I stood on the roadside, breathing steam into the starry night of Laconia, New Hampshire. I was peering down the road, back the way we had just driven, looking for Tammy. Runner after runner came up the hill, red lights blinking, headlights bobbing—more, or less--depending on the runner’s form and efficiency of stride. They all looked equally like Tammy in the dark. The headlights of the oncoming support vans were blinding, making it all the harder to spot my teammate.
As runner after runner plodded or trudged or jogged or sprinted up the hill, a teammate would pop out of the crowd and take the team wristband, slapping it on his or her own arm and heading further down the road, further into the night. But still no Tammy.
I had met Tammy only 30 hours earlier at an Appleby’s in Lowell, Massachusetts and now here I was, wanting to see her more than any other human being on Earth. Funny, what life does. Just that morning she had been moving to loud club music as our team registered, and I kept expecting to see that same vibrant woman come dancing out of the darkness and into the transition zone with a big smile on her face.
Which is why I didn’t recognize her for a moment, even when she stood five feet away yelling, “Where’s my runner?” The woman calling in the floodlit roadside transition area was wrapped in some sort of white blanket or something. She was sweating and looking somewhat disoriented. It was then that I saw our team number, 269, on the woman’s bib and realized this was Tammy standing right in front of me, eyes swiveling with increasing panic as she searched the crowd for me.
“Here I am—I’m here,” I said as I squeezed out of the crowd and became myself to Tammy. Right away her face cleared and she smiled and she was that same dancing-on-the-grass girl I had seen back in the morning on Cannon Mountain at the start of this craziness. She handed me the wristband, I slapped it on, adjusted my head lamp, and trotted on up the road, in the same direction Tammy had been heading.
“This craziness” is officially known as Reach the Beach 2009. It is a team relay race that starts in the White Mountains of New Hampshire and ends 207 miles later in the sands of Hampton Beach, on the Atlantic Ocean. The race has been run every year since 1999 and each year there are more teams running through the night and through the state. There were more than 400 teams this year, including our team, the Rosie Ruiz Fan Club.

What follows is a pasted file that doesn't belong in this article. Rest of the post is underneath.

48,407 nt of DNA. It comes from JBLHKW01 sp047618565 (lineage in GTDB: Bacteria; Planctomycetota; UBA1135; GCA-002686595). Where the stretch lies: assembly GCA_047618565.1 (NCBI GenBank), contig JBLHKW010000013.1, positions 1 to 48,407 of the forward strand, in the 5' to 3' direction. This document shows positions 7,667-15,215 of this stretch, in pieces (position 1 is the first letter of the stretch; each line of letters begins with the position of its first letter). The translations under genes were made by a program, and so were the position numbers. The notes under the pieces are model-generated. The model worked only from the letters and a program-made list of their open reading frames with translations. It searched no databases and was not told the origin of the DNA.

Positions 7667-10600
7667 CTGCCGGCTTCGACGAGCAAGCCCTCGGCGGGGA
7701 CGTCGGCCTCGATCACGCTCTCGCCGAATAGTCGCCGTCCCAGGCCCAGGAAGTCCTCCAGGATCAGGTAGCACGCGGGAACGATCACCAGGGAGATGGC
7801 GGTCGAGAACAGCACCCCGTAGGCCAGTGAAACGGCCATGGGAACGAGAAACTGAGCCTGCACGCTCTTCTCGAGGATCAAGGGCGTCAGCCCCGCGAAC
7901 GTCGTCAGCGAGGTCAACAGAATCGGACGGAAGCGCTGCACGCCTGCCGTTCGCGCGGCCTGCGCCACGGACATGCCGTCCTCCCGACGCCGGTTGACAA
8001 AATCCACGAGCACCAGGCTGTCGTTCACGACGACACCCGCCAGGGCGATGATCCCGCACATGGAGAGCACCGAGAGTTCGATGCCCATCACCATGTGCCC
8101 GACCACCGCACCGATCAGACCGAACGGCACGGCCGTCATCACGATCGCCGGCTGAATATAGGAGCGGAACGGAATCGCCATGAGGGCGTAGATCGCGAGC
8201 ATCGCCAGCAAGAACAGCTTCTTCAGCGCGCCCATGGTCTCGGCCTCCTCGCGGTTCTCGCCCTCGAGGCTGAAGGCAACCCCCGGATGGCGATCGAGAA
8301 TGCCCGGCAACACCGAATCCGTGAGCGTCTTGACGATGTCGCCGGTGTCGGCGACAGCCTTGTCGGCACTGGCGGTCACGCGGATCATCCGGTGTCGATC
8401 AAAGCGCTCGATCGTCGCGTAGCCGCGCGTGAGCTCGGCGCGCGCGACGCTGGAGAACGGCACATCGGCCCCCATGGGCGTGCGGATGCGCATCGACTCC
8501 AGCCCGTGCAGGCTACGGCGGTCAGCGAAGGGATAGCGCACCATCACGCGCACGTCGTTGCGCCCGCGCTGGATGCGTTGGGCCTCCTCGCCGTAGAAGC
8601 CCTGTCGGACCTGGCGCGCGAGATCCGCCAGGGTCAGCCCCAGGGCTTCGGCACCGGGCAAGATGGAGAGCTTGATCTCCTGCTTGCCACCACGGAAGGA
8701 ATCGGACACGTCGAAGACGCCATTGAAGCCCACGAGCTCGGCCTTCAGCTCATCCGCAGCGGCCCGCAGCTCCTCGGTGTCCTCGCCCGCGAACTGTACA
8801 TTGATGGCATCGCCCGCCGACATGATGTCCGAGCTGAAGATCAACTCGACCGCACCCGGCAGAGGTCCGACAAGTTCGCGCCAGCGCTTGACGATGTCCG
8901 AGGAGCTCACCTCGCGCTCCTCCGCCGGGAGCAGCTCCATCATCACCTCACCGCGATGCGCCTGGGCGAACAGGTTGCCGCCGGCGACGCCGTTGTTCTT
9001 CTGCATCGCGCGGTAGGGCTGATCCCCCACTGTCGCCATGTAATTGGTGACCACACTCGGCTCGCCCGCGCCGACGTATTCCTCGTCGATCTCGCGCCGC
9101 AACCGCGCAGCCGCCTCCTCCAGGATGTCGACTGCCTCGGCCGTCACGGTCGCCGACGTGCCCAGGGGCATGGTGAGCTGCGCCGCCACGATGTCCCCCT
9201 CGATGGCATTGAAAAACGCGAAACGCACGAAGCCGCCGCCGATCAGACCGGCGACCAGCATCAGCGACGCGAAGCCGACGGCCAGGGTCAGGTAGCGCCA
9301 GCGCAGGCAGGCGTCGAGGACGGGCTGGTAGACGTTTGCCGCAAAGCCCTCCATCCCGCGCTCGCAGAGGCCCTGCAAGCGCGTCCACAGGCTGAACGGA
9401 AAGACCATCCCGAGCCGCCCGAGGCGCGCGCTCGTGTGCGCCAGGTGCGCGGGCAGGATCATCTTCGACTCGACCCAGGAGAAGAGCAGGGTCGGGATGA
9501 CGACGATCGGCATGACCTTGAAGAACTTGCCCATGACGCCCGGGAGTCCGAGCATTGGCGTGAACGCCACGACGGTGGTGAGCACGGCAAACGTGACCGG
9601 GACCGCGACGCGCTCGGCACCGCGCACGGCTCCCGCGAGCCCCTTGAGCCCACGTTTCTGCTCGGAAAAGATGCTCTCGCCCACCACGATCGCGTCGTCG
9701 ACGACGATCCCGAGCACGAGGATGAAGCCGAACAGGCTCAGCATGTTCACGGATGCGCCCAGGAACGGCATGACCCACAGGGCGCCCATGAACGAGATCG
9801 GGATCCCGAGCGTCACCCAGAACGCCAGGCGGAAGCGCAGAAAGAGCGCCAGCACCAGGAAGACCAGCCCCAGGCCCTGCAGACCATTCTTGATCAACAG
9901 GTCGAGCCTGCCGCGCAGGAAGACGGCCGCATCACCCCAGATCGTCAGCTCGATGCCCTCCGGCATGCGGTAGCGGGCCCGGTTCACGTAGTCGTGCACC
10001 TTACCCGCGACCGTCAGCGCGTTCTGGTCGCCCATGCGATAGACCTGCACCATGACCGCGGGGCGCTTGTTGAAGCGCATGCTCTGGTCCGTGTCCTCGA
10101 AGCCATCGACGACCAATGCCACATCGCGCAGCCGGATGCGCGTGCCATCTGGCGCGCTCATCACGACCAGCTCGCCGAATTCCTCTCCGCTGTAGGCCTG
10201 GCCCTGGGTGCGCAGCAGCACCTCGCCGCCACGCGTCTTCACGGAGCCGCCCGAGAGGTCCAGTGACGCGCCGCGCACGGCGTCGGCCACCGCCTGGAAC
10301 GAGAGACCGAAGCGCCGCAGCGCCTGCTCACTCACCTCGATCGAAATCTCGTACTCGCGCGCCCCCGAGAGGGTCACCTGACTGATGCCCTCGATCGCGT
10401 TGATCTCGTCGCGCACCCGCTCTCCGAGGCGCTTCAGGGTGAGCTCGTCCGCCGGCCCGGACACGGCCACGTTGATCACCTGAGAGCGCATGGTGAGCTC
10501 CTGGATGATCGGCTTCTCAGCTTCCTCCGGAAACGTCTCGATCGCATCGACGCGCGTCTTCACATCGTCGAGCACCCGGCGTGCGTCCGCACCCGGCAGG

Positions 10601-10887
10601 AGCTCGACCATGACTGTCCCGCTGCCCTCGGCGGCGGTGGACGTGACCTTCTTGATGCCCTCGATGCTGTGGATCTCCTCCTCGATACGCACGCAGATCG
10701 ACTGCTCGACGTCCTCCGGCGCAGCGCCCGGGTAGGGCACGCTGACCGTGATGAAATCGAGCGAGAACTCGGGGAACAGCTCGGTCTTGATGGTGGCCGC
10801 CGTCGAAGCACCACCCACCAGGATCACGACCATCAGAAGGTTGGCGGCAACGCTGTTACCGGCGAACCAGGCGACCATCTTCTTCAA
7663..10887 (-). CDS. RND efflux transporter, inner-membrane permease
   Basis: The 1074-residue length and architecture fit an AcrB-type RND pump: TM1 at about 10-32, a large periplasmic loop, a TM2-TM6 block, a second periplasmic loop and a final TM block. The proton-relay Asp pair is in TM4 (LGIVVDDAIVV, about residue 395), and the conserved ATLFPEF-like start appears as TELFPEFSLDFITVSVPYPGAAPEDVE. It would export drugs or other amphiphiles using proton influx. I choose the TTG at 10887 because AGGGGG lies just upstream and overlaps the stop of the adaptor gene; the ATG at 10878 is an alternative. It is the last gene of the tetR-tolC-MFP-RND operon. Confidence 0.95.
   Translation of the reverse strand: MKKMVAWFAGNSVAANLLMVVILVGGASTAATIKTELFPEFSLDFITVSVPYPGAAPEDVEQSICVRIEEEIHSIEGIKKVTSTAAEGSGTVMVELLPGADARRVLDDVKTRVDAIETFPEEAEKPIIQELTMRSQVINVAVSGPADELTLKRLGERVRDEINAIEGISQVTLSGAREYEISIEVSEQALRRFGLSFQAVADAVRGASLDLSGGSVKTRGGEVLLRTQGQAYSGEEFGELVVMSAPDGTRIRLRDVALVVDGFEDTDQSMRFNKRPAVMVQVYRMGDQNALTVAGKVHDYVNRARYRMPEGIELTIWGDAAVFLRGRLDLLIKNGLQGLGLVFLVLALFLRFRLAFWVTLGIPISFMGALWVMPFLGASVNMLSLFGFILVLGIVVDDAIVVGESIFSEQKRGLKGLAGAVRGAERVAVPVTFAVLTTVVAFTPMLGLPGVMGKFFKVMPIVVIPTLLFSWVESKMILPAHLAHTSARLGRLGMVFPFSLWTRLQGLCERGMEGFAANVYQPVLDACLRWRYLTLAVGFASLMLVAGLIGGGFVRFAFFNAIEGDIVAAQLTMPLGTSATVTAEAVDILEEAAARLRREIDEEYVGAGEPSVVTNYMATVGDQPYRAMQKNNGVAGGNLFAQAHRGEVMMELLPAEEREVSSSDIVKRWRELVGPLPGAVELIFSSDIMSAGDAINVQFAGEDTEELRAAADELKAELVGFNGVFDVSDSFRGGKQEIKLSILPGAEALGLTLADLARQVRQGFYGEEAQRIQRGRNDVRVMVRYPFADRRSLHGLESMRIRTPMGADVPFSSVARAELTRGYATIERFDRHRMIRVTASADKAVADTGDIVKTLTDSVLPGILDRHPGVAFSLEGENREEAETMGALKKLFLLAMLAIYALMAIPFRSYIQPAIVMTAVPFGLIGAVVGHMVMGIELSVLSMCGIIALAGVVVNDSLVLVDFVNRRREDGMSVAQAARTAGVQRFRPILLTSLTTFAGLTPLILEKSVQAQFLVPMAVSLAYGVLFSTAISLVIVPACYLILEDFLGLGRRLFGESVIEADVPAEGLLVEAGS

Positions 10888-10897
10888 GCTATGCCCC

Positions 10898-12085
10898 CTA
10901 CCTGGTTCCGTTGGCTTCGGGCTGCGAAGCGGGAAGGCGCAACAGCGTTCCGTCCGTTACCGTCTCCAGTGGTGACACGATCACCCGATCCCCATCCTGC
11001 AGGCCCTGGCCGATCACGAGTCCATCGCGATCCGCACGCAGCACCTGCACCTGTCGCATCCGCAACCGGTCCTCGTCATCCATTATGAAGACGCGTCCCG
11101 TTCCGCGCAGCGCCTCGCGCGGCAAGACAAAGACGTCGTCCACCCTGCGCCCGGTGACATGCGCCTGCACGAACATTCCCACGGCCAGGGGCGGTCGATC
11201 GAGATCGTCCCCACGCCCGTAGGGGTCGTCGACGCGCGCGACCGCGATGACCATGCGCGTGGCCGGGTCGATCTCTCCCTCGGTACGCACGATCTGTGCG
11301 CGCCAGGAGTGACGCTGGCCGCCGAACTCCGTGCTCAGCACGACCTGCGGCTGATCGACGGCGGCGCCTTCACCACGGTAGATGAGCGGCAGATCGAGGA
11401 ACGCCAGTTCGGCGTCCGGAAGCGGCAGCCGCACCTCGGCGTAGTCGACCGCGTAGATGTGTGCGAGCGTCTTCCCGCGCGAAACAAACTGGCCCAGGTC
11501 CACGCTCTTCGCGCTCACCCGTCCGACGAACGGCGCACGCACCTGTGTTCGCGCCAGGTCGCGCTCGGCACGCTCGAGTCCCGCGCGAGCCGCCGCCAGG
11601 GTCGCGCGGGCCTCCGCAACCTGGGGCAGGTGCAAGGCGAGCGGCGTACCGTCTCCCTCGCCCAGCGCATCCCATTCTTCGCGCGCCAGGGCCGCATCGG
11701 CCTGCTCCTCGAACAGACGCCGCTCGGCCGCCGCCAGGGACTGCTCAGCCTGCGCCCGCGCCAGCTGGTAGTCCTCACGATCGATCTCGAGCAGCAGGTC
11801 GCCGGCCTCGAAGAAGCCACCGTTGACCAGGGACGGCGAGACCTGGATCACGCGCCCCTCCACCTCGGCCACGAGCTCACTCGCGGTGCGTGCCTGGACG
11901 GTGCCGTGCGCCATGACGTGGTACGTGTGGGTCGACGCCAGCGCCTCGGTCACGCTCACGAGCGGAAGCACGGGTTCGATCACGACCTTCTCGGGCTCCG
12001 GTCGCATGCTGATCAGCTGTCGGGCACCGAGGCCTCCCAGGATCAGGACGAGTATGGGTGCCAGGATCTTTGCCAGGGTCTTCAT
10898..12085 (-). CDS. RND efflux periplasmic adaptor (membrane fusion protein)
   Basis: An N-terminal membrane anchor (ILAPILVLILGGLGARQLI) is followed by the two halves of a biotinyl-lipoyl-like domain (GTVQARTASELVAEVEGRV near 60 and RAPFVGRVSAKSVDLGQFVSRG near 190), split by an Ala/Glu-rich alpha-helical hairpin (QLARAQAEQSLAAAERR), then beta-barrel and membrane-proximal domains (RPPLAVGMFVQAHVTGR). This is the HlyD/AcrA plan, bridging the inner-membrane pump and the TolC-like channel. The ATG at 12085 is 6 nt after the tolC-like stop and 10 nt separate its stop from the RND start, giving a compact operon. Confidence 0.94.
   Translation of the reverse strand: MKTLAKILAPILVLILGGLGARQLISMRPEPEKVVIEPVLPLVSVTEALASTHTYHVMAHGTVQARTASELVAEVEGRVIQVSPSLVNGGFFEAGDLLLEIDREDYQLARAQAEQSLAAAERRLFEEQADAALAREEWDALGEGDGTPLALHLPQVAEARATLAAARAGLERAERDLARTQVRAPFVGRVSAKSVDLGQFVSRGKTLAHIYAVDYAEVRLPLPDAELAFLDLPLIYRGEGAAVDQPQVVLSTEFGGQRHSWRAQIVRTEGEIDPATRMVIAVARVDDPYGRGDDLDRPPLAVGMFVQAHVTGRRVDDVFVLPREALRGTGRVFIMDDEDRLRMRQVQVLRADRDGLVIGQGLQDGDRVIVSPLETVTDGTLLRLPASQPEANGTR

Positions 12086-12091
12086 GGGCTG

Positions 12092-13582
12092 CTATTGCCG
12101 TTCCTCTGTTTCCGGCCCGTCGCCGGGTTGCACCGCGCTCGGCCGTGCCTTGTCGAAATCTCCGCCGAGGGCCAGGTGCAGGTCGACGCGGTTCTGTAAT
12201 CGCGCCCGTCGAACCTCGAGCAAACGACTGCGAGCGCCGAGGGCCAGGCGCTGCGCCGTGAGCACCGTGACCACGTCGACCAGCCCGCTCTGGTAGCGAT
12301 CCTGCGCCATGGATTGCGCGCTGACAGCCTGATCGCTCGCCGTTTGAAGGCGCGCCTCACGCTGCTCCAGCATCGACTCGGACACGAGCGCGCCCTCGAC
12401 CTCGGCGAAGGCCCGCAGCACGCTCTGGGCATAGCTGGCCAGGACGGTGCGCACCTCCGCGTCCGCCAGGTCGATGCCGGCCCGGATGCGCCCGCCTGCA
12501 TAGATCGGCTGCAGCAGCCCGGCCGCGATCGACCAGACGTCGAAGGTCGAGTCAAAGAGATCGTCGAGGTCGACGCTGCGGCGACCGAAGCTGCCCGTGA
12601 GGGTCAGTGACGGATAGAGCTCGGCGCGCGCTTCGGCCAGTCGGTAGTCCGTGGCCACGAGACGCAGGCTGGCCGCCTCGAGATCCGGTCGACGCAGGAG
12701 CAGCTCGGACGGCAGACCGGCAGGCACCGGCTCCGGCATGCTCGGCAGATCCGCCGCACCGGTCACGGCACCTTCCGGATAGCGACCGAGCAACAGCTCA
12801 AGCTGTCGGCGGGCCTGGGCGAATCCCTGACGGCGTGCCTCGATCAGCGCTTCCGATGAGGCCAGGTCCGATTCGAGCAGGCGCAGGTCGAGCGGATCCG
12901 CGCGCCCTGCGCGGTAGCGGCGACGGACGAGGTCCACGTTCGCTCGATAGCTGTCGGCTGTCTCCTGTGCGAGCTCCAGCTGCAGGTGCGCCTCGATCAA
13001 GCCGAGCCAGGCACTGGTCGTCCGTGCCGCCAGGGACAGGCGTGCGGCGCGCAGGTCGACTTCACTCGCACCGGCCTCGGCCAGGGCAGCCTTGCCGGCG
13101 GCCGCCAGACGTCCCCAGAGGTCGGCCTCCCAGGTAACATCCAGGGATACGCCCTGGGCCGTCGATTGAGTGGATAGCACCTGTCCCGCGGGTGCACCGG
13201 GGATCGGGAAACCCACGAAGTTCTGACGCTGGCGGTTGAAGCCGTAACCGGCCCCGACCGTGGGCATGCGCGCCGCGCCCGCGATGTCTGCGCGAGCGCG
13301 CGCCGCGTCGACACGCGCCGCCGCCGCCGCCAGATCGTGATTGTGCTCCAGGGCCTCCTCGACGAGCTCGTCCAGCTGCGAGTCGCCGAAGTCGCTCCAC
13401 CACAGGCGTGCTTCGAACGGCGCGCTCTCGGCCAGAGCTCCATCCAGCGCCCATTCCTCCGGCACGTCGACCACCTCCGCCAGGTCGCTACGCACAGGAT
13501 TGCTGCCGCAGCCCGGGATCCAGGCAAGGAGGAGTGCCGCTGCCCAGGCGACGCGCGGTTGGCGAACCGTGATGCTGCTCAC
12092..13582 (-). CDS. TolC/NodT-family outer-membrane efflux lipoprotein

Team Rosie has now run the race three times and we are building a small but dedicated fan base who mostly appreciate the humor of our name. Rosie Ruiz is the woman who won the Boston Marathon a few years back by cheating and taking the subway for some of her miles. We have adopted her likeness and name, if not her ethos.
So, there I was at 2:30 a.m. running along the shoulder of Route 106 South, heading for Belmont High School, 4.3 miles away. My running shorts and shirt were already damp from my previous leg, (a 7.2 mile, moderately hard run just before sunset the previous day), and I was shivering. My vanmates and I had just woken up from our only sleep of the race—a two hour nap in an anonymous hotel room in Laconia—and my mind felt as addled as Tammy had looked at the end of her leg just moments before. I really did not know how I was going to get through the next few miles of my life.
So I did he only thing I could do while I tried to figure it out—I ran. The cold air quickly went from adversary to friend and my muscles, already warmed up from my earlier run, settled me into a smooth, fluid stride without me having to even think about it. It was a clear night and there were far more stars than I usually see in New Haven, Connecticut, where I live in my regular life. But if I looked up at them too long I strayed off the shoulder or onto the road—neither of which is a good thing to do. So I focused on the shoulder just ahead.
My headlamp threw a blue-white circle of light onto the tar in front of me and that well-lit circle quickly became my world. It mesmerized me and so I chased it. I wanted nothing more than to step into that circle, but as I followed, it receded. I sped up a little, but so did the circle. My legs and my breathing settled into a pace that felt good. I was pushing myself, trying to give what I had without wasting myself for my final 6.8 mile leg still to come that afternoon. By the end of the first mile I was in the best rhythm of my running life.
The feeling of moving smoothly through a three-dimensional space that suddenly seemed alive and filled with darkness and cold and life inflated me. I felt bigger. The layers of commentators that live in my head and my heart all shut up for a few miles and left me in peace and in that peace my body did what it wanted to do.
And what it wanted to do was to run. So I went after that little circle of light until the end of my leg, which seemed to come far too soon. I truly believe I could have gone on for hours. When Tammy called me out of that crowd 32 minutes earlier she somehow worked some magic. When I stepped out onto the road to answer that question, “Where’s my runner?”, I feel like I stepped fully into who I am. I am not the fastest runner on the team, nor will I ever be. But when it is right—and it most certainly was right in New Hampshire this weekend—running fills me up and quiets me and makes me feel what it is to be fully in the moment in my own skin, doing what I need to be doing.
As a postscript for those who care about the details: The Rosie Ruiz Fan Club ran 207 miles in 27 hours and 32 minutes--an average of 7 minutes 57 seconds per mile. We came in 25th out of 127 teams in our division. My average time per mile over my 19.2 miles of the race was exactly the same as the team's.